BUFFALO, N.Y.( release) – The U.S. Department of Labor’s Occupational Safety and Health Administration has cited the E. I. DuPont De Nemours Co. Yerkes Plant and a contractor in Buffalo for a combined total of 17 serious violations of workplace safety standards following a fatal explosion at the plant in November 2010.
An employee of contractor Mollenberg-Betz Inc. was performing welding atop a 10,000 gallon slurry tank when hot sparks ignited flammable vapors inside the tank, causing an explosion that killed him and injured another Mollenberg-Betz employee. The slurry tank was supposed to be empty but was still connected to two operating slurry tanks, and flammable vapors seeped through the interconnected piping system into the tank on which the employee was working.
“This death and injury graphically underscore how vitally important it is that employers anticipate the hazards associated with welding in potentially explosive atmospheres, and institute all protective measures before allowing such work to begin,” said Arthur Dube, OSHA’s area director in Buffalo.
OSHA cited both companies for allowing welding to be conducted in an explosive atmosphere; performing welding without disconnecting or blanking the pipelines to the tank; not venting all containers to permit escape of gasses prior to welding; not ensuring that the tanks had been thoroughly cleaned to be absolutely certain that no flammable materials were present; failing to schedule the work so that it would not be conducted during plant operations that might expose combustibles to ignition; and not determining the hazardous areas present or likely to be present in the work location.
Mollenberg-Betz also was cited for not verifying that the slurry tank was empty before welding began and for a lack of specific hazardous energy control procedures. DuPont also was cited for incomplete hazardous energy control procedures; not inserting blanks or blinds in the interconnected slurry tank overflow line to prevent transmission of flammable vapor into the slurry tank; not informing Mollenberg-Betz of potential explosion hazards related to hot work on the slurry tank; not informing Mollenberg-Betz of the plant’s hazardous energy control program; and using unapproved electrical equipment in a hazardous location.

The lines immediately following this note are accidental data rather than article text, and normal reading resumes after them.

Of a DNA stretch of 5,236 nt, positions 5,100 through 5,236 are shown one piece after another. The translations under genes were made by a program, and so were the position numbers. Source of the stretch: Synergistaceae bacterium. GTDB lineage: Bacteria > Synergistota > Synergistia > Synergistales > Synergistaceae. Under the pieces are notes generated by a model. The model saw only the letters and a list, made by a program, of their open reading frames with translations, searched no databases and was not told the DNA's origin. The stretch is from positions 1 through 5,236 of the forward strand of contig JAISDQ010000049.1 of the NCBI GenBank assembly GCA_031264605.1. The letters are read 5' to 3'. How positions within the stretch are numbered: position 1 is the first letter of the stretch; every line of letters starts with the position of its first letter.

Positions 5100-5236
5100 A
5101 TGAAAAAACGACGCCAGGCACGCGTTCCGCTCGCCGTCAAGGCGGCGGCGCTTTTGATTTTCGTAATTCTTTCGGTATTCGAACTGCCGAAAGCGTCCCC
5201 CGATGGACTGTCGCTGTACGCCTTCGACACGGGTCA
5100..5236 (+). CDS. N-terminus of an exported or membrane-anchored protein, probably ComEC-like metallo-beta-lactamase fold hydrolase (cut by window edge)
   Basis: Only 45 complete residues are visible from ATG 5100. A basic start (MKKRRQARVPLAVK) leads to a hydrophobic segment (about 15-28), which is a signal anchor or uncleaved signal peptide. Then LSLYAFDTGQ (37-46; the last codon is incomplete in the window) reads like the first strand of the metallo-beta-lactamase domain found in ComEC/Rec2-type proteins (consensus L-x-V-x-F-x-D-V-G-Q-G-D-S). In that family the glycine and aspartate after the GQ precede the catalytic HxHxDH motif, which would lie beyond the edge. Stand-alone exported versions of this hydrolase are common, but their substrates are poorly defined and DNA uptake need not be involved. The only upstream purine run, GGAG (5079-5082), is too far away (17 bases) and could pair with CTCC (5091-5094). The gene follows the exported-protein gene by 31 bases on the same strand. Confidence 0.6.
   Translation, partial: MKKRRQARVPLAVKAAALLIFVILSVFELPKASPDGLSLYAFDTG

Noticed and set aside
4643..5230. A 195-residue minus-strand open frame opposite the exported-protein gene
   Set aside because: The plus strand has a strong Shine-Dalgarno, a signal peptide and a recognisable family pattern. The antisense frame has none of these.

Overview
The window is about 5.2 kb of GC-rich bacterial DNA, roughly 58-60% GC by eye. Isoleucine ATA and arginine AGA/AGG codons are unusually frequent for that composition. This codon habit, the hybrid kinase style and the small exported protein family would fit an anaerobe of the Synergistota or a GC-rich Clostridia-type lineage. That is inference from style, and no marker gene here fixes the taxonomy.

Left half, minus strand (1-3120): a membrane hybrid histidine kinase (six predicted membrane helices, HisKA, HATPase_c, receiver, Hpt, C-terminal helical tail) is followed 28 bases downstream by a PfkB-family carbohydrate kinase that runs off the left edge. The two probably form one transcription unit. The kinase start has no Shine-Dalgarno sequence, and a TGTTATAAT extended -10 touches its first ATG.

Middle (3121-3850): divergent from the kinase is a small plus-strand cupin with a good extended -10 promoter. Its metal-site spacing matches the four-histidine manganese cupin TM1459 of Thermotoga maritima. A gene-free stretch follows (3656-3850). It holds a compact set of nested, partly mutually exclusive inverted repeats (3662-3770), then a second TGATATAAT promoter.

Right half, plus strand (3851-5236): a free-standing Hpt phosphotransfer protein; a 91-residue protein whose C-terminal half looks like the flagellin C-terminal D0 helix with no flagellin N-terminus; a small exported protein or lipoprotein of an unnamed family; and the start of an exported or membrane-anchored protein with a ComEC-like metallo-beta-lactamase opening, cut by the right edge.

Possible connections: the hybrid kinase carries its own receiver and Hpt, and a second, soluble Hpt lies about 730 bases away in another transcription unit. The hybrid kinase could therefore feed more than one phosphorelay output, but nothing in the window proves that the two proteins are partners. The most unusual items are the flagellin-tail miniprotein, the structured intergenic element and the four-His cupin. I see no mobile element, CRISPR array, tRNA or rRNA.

DuPont’s Yerkes Plant was cited for nine violations with $61,500 in proposed fines while Mollenberg-Betz was cited for eight violations with $55,440 in fines. A serious violation occurs when there is substantial probability that death or serious physical harm could result from a hazard about which the employer knew or should have known.
“An injury and illness prevention program, in which employees and management work together to proactively identify and eliminate hazardous conditions on a continual basis, is a powerful tool for preventing needless and preventable incidents such as this one,” said Robert Kulick, OSHA’s regional administrator in New York.
Information on welding hazards and safeguards is available online at http://www.osha.gov/SLTC/weldingcuttingbrazing/index.html, and information on hazardous energy control can be found at http://www.osha.gov/SLTC/controlhazardousenergy/index.html.
Each employer has 15 business days from receipt of its citations and proposed penalties to comply, meet with OSHA or contest the findings before the independent Occupational Safety and Health Review Commission. The inspection was conducted by OSHA’s Buffalo Area Office; telephone 716-551-3053.
To report workplace incidents, fatalities or situations posing imminent danger to workers, call the agency’s toll-free hotline at 800-321-OSHA (6742).
Under the Occupational Safety and Health Act of 1970, employers are responsible for providing safe and healthful workplaces for their employees. OSHA’s role is to ensure these conditions for America’s working men and women by setting and enforcing standards, and providing training, education and assistance. For more information, visit http://www.osha.gov.